The other night, my arms heavy with groceries, I heard my name being called at the corner of Yonge and Carlton. That’s a very busy corner so this is definitely a ‘small world’ story.
He told me, as I didn’t immediately recognize him, that he was Pete Bailey from The Standard (in St. Catharines) and briefly introduced his daughter. We only had time to exchange pleasantries when his streetcar came along. Facebook brought us back together this weekend and Pete forwarded me the article he had written back in 2002, based on an interview we did not far from the AIDS Memorial at the 519 Church Street Community Centre.
I think my perspective has changed a little, particularly my description of the missteps we discussed. In fact I would say that, while not wishing to tempt fate, it’s pretty clear that some of the mistakes I’ve made (before this article and since) which seemed so death-defying, even careless, do not define me the way I once thought. The on-going, successful treatment of bipolar II disorder of the past few years definitely could have been helpful years ago.
There’s little doubt, too, that recovery from my accident in 2003, a process not an event, continues to keep me out of over-drive. However, it must be said that this latest recovery – which began in June, 2007 – has been the slowest, most painstaking of them all. There was the grieving of Craig’s death, yes, but that coincided with my own desperate dilemma of recovery or death. The choice was that stark.
Here’s how it was, though, in 2002:
Time out …worth living
The Standard (St. Catharines)
Saturday, July 27, 2002
Page: E1 / FRONT
Byline: Peter Bailey
Source: The Standard
For Kenn Chaplin, the major turning point in his life didn’t come when he realized as a young man that he was gay.
Neither was it when he learned he had AIDS and prepared himself for an early death.
Nor did it come with the startling realization the protease-inhibiting medications he was taking might actually help him to live.
It came four years ago, after a man introduced him to crack cocaine. Four days later, Chaplin had spent all his money, pawned many of his possessions, was robbed by a drug dealer, and had hit rock bottom.
“I called somebody who came and helped me get on my feet again,” he says. “I have an addictive personality, and at the time I had been off alcohol for 10 years, but I had become immediately hooked on crack.”
Once free of the crack supplier and back to normal with help from an addiction support group, Chaplin decided to spend the rest of his life helping other people with their dependencies.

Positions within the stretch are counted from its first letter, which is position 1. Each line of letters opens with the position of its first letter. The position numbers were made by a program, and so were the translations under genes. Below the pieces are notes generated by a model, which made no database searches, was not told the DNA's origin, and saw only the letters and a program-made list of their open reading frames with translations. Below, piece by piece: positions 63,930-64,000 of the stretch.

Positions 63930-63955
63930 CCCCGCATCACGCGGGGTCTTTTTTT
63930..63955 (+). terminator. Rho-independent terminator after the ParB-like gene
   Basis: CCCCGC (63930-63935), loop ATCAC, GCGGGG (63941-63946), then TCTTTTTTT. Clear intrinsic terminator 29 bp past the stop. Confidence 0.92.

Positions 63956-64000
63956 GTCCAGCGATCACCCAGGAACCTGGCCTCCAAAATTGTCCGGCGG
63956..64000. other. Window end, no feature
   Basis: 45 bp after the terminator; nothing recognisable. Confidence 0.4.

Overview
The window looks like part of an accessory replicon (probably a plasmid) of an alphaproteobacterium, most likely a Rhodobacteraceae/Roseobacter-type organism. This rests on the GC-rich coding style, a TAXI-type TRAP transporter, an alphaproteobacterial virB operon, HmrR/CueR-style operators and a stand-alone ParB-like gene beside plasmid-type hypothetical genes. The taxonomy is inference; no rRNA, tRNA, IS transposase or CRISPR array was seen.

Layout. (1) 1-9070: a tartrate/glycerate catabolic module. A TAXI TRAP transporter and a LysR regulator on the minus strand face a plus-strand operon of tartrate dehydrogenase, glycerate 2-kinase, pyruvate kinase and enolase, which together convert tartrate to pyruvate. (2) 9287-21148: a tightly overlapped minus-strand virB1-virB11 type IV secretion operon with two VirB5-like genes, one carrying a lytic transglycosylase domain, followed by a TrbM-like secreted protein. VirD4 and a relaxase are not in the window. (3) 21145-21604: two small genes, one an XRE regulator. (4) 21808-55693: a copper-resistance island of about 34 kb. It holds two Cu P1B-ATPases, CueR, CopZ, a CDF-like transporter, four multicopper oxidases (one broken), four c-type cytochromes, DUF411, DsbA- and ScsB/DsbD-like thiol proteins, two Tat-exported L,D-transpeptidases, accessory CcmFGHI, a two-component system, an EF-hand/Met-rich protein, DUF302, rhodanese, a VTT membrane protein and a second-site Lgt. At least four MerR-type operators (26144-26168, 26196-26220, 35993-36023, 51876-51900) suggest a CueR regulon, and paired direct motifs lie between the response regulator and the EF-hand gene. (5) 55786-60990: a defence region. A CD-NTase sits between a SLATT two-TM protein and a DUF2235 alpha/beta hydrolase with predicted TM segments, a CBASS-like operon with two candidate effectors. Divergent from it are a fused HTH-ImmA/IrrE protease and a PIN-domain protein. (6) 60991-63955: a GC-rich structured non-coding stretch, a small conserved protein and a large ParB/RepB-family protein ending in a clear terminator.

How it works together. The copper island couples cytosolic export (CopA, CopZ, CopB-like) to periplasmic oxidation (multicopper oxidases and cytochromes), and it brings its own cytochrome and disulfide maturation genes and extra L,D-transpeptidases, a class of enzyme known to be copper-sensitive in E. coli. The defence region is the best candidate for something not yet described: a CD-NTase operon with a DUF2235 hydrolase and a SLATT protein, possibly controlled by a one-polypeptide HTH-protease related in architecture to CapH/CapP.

His particular concern now is young gay men who are increasingly taking illicit drugs and having unprotected sex. He fears they are becoming complacent about their chances of contracting HIV, and may end up like him.
When Chaplin was a broadcast student at Niagara College from 1977 to 1980, he used alcohol to dull the pain he felt from being different, from feeling isolated in a heterosexual world.
“It was a self-esteem issue,” he explains. “I wasn’t comfortable with myself. Alcohol became my saviour, but like other drugs, it turned on me.”
Later, as a reporter for radio station CKTB from 1980 to 1987, he would stop off in bars after covering city council, then do his recording and editing of the news after last call. “But I’d wake myself up at 6 a.m. to listen to the news — to see if I’d been slurring my words.”
In search of a change from a pattern of heavy drinking and having unprotected sex with a variety of partners, Chaplin moved to Toronto, where he eventually found a position at the head office of a major hotel chain, in charge of reservations.
One year later, at age 31, he was diagnosed with AIDS.
“I’d been expecting it,” Chaplin, now 42, recalls. He is relaxing on a hot, sunny day in Cawthra Park that surrounds the gay community centre at 519 Church St. in Toronto.
His voice is gentle, and he speaks and moves very deliberately. Kenn Chaplin now knows his strengths and his limitations, and he is engagingly open and honest about them.
“During the 1980s, I wasn’t diligent about practising safer sex; I wasn’t discriminate. In those days, alcohol and drugs — primarily grass and amyl nitrate — were quite common in the gay community.”
The AIDS diagnosis felt like a death sentence when it came. His symptoms were like a bad flu — chills and sweats at the same time. “My apartment was being renovated, so I came down to this park that summer and huddled in a blanket.”